Johna Strickland Presents Research at Symposium

Study looks at the ethics of undercover journalism.  


Johna Strickland ’09 presented, “An Ethical Apparition? The Ethics of Undercover Journalism” at the Symposium for Artists & Scholars on April 17, 2009 at Randolph College.

Strickland conducted the research project with her faculty mentor, Jennifer Gauthier, associate professor of communication Studies, while an undergraduate student at Randolph College.

An abstract of the project follows...

My research examines the ethics of undercover journalism through the Chicago Sun-Times ’ Mirage operation in 1978. The Sun-Times nearly won a Pulitzer prize for its work exposing corrupt city, state and federal employees and spawning investigations by the IRS and the FBI. Newspaper leaders, however, decided the Sun- Times had violated ethical principles by using undercover journalism and withheld the Pulitzer. Since 1978, undercover journalism has become a dangerous and last-resort technique in newsgathering. My work seeks to understand the discourse about The Mirage and how journalistic ethics shape news.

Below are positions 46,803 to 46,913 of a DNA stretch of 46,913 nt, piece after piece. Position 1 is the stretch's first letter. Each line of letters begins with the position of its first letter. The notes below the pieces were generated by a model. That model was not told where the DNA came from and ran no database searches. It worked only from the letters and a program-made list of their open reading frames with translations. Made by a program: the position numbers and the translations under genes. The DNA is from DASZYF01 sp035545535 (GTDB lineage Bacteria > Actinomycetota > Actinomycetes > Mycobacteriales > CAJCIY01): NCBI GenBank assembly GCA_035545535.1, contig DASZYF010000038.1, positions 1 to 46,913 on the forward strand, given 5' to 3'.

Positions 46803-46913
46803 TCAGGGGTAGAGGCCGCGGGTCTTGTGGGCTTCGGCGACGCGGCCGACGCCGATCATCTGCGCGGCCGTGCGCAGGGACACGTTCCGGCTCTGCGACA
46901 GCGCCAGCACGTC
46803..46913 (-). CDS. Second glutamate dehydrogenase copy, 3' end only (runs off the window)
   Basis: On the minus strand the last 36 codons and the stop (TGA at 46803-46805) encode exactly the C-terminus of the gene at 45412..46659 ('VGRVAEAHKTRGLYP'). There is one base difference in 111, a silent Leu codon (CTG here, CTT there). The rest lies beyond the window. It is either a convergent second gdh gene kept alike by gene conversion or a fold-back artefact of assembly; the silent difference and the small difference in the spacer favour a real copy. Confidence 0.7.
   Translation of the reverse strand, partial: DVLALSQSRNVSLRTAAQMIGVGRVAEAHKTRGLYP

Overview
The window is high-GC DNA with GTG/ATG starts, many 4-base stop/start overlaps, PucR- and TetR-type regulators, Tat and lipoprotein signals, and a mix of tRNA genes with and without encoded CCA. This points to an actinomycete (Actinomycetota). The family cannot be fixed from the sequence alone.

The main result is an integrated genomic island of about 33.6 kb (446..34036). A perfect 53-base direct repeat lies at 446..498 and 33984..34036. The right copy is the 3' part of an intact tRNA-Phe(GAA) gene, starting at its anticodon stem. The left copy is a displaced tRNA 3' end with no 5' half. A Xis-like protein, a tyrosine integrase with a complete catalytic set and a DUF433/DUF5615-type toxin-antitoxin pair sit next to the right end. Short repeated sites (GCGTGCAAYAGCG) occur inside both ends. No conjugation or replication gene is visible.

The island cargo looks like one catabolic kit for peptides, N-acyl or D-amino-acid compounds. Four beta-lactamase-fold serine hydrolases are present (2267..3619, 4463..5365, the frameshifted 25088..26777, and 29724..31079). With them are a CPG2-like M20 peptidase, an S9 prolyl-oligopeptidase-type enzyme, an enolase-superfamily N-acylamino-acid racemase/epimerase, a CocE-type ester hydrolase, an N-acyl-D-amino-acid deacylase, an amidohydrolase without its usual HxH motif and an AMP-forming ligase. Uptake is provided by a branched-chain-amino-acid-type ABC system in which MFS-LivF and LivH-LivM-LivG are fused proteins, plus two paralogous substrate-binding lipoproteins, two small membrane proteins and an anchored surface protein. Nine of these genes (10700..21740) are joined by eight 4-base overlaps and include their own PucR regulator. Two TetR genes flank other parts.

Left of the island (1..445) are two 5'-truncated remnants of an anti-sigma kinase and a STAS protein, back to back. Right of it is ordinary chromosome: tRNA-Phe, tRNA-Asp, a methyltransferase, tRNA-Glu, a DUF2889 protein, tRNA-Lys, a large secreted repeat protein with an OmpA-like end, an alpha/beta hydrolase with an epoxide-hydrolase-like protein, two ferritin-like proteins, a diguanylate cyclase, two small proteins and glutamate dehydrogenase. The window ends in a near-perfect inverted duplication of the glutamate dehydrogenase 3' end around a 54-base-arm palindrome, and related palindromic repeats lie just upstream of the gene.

The Student Symposium of Artists and Scholars provides Randolph College students from all classes and disciplines the opportunity to present the results of their research, scholarship, and creative work to the entire College community and beyond.

The two-day symposium, modeled after a typical academic conference, features oral presentations of student research, readings of creative work, musical performances, and exhibitions of student artwork. The symposium also includes a poster session, reception and a keynote address from a noteworthy academic speaker.

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